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Topek & Topek

Q
They want to revoke my son's parole in Texas, what should I do? An experienced Texas Parole Lawyer answers your question.

A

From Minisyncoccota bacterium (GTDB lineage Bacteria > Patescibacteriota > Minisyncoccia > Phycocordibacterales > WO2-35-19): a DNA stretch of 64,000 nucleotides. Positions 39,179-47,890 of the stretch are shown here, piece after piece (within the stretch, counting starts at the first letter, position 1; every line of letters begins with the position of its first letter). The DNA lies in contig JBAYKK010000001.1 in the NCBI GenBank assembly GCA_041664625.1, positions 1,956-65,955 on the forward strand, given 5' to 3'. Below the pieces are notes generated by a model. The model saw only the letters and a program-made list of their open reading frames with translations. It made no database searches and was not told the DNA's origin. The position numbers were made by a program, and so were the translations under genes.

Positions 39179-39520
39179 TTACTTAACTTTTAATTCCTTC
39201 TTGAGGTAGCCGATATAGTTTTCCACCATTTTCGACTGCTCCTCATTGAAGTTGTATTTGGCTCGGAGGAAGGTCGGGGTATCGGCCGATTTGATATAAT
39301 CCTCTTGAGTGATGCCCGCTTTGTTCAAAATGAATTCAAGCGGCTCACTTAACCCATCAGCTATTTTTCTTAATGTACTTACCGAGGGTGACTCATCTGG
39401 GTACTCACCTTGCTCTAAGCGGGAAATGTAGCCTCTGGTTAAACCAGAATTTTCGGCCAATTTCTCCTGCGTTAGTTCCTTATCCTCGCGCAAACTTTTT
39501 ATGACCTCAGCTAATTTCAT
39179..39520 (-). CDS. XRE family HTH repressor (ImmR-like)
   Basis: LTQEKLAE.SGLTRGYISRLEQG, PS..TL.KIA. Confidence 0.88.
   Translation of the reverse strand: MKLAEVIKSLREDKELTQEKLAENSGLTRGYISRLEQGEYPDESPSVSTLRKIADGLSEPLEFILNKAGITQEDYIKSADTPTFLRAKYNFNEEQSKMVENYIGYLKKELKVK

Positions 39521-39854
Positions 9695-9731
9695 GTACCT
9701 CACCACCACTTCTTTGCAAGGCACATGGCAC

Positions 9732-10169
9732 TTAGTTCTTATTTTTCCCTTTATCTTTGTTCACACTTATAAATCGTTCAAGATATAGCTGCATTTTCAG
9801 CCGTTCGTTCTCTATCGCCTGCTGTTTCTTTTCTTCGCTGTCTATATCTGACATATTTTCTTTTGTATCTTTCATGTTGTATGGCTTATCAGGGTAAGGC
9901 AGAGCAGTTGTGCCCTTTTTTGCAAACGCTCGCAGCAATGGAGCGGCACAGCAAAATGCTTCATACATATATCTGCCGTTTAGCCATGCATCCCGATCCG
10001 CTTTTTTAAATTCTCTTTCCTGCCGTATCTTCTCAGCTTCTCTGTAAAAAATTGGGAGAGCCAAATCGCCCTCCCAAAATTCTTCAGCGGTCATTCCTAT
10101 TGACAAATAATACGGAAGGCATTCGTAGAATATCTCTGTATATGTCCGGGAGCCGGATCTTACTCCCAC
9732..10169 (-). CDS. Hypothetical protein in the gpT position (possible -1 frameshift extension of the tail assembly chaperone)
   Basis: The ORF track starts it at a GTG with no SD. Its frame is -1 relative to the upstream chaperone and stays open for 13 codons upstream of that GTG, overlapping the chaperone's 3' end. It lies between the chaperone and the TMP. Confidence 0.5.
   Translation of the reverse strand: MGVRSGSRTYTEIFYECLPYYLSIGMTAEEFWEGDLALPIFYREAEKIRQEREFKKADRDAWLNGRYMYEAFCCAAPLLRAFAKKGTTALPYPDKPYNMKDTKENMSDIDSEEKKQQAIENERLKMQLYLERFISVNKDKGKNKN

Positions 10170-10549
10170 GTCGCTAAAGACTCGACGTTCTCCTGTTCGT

We would advise you that the best option would be to contact an experienced Texas parole lawyer who can explain the process to you and defend your son’s rights.  A 2012 report stated that there were over 83,000 parolee’s in Texas. In the Parole Board’s Budget Proposal from 2012 it is stated that there are over 18,000 hearings every year where a decision is made to either continue or revoke someone’s parole.  Those numbers would indicate that roughly one out of five people on parole have some type of problem during a given year that leads to a possible revocation.  Assuming that the 18,000 hearing include preliminary hearings and multiple hearings for the same person and the number is not so high it still shows that a significant number of people on parole at some point or another have problem that give rise to a parole hearing where there freedom is at stake.  A person’s parole can be revoked if it is found by a preponderance of the evidence that they violated a rule or condition of their parole.  The first thing we tell clients who are concerned about a possible parole revocation is to be aware that everything they tell their parole officer regarding parole violation allegations is being written down and will be used during the process for determining if there was a parole violation or not and then whether to revoke their parole.  In order for someone’s parole to be revoked it must be proven by a preponderance of the evidence that they violated a condition of their parole.  We have had cases where the only evidence the parole officer had was an alleged admission by the parolee.  The second piece of advice we offer is to always request a hearing.  Some parole officers will try to talk offenders out of having a parole hearing.  They sometimes will tell parolees that it slows the process down and will not make a difference in the outcome.  We advise people to always request a hearing, a parole officer does not decide if a parolee is revoked and therefore they can not know what will happen as a result of the allegations.  When a parolee signs away this hearing they are losing their ability to defend themselves before an impartial parole hearing officer, they lose the ability to contest the evidence and they are unable to ensure that their legal rights were not violated.  Additionally, even if you believe they will be able to prove beyond a preponderance of the evidence that a condition of parole was violated we still encourage you to request a hearing.  In additional to determining if a parole condition was violated there is an opportunity at the hearing to present evidence on behalf of the parolee regarding positive aspects of the parolee and their accomplishments. We are often able to obtain a ruling of continued supervision based on evidence that shows they either do not deserve to be revoked or have addressed the issues that created the problems.  If you are concerned about the status of your or a loved one’s parole and need a parole attorney in Houston, Conroe, Galveston or Angleton please contact us.